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Policy, Prevention, and Progress: Fatty Liver & Obesity

Dr. Kelly Brownell, Dean Emeritus of the Sanford School of Public Policy at Duke University, has over 35 years of experience studying food systems and obesity. After initially focusing on obesity treatments, he found that weight loss often led to rapid regain, suggesting a harmful metabolic change. Consequently, Dr. Brownell shifted his focus to prevention and policy solutions, emphasizing the importance of addressing the root causes of obesity. Read on, and listen to his recent appearance on GLI LIVE, to explore his insights on the causes, consequences, and solutions for obesity, as well as the connections between obesity and fatty liver disease.

Food Systems and Chronic Diseases

There is a close link between obesity, fatty liver disease, and the food system. The state of agriculture and food production has shifted dramatically over the decades. In the 1950s, American farmers grew a variety of fruits and vegetables. However, since then, farming policies have incentivized the growth of corn and soybeans – which feature predominantly in processed foods – to the detriment of other crops. The federally subsidized, low cost of these commodity crops has contributed to the proliferation and staying power of processed foods, which are designed to be highly palatable and maximize consumption. This shift has contributed significantly to the obesity epidemic by transforming the options available to shoppers at the supermarket. Though this trend might be slowly reversed through the passage of policies that subsidize the production of fresh produce rather than the commodity crops common in processed foods, both political will and substantial infrastructure changes would be necessary to support this change.

Processed foods, often rich in sugar and additives, create cravings, withdrawal, and tolerance similar to addictive substances – and an estimated 73% of food available at grocery stores can be considered ultra-processed. This raises concerns about the food industry’s role in creating and promoting foods that have damaged their customer’s health for their own financial profit. Ultra-processed foods, ubiquitous in modern diets, have been linked to metabolic and other health issues, including fatty liver disease, obesity, and type 2 diabetes. The food industry’s resources for both marketing and development far exceed those of public health institutions, allowing those for-profit businesses to dominate the market and influence consumer behavior. Aggressive marketing, especially to children, overshadows educational efforts to promote healthy eating.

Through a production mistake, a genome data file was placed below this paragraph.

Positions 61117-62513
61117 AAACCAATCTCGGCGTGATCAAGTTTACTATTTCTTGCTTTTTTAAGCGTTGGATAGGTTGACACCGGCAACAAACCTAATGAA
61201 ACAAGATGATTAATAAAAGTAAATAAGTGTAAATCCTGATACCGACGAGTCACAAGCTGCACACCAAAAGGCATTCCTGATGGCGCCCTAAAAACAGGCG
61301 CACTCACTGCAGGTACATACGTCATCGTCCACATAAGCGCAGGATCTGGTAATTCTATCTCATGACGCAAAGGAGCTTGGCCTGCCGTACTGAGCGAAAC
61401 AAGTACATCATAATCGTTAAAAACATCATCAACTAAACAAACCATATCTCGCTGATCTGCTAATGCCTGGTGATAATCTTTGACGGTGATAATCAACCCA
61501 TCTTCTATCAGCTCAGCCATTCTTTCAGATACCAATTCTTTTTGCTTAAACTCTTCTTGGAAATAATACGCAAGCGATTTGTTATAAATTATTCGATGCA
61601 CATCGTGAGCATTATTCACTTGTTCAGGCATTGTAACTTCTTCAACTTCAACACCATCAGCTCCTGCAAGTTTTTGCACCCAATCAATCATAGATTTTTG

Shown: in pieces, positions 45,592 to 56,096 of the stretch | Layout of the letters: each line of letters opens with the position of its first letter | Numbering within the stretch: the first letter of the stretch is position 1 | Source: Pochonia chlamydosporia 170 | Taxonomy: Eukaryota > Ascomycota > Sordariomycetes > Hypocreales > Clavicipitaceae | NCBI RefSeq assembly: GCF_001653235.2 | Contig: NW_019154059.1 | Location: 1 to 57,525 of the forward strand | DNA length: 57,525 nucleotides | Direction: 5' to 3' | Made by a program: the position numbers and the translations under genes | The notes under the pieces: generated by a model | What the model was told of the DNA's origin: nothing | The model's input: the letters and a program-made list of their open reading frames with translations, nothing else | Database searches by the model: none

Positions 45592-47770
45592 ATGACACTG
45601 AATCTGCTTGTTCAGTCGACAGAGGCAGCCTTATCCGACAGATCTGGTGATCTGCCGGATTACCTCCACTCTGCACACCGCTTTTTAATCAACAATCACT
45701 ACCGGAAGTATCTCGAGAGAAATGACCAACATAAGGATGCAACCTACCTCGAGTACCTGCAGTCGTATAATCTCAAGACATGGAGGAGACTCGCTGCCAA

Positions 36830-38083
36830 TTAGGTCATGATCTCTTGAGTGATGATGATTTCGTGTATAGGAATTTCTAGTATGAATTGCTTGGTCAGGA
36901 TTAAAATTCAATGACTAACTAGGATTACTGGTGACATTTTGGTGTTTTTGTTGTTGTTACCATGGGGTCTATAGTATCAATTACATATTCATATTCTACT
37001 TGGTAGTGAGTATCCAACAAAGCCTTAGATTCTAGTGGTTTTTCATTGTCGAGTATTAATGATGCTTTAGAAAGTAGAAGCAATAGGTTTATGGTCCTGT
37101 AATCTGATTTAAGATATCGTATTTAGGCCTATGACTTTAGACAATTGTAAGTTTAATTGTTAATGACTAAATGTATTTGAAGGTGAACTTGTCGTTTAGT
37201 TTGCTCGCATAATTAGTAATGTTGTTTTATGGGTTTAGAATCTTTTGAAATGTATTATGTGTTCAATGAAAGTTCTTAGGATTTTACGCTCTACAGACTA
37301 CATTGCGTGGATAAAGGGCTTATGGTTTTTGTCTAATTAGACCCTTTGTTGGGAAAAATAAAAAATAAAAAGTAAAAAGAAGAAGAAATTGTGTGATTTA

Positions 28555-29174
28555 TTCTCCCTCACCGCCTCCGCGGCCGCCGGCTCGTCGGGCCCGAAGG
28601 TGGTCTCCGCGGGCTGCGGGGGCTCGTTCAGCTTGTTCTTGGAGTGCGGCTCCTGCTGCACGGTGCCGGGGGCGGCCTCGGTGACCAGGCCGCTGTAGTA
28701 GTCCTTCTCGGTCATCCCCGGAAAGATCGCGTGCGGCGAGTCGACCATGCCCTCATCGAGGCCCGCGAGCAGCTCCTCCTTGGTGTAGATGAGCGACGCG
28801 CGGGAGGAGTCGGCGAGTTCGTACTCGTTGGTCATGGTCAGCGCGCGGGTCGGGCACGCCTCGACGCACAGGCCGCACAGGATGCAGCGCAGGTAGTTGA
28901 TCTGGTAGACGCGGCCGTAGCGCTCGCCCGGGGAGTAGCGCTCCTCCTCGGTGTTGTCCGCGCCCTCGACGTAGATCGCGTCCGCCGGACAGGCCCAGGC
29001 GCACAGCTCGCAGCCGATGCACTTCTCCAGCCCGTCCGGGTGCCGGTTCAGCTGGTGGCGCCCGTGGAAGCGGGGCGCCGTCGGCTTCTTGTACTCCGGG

Obesity, Stigma, and Mental Health

Obesity and fatty liver disease are not just physical health issues; they are also linked to mental health conditions such as depression. The stigma associated with obesity can impact family relationships, interactions with healthcare providers, and overall mental health. Dr. Brownell emphasizes that shaming individuals into losing weight is counterproductive and harmful. However, behavioral health interventions, such as coaching and counseling, can help manage obesity by addressing the psychological aspects of eating and promoting healthier behaviors. Still, sustained change at-scale will require the creation of  food environments supportive of healthy choices and the resolution of systemic issues within food systems.

Anti-Obesity Medications and Policy Challenges and Opportunities 

Anti-obesity medications have recently emerged as a transformative development in obesity treatment. These drugs have shown remarkable effectiveness, leading to substantial weight loss and sustained results if used long-term. However, they are expensive, not always covered by insurance, and have faced shortages – raising equity concerns. Moreover, relying solely on these medications without addressing the root causes of obesity could lead to complacency regarding unhealthy food environments and an over-reliance on a pharmaceutical solution rather than a robust, multifaceted response.

Policy interventions, such as front-of-package labeling, have been implemented in various places, including Mexico and Chile in efforts to reduce the consumption of sugary foods and drinks. However, these measures have been often seen as band-aid solutions rather than comprehensive approaches to addressing systemic issues. To make a significant impact, a combination of policies (similar to the multifaceted approach used in tobacco control) is needed.

Addressing obesity and fatty liver disease requires prevention, policy reforms, and support networks. Anti-obesity medications should be part of a broader strategy to improve food systems, reduce stigma, and enhance mental and physical health through the reduction of obesity and fatty liver disease. Dr. Brownwell finds in his role as a professor that there is an increasing youth interest in healthier diets and activism for strengthened, reformed food systems. Engaging legislators, media, and communities is driving social change. Comprehensive policies, public awareness, and community empowerment are essential to reduce obesity and related liver disease.



FLD – Fatty Liver Disease

SLD – Steatotic Liver Disease 

NAFLD – Nonalcoholic Fatty Liver Disease 

  1. MASLD – Metabolic Dysfunction-Associated Liver Disease
  2. MetALD – MASLD + Increased alcohol consumption (MetALD)
NASH – Nonalcoholic Steatohepatitis

MASH – Metabolic Dysfunction-Associated Steatohepatitis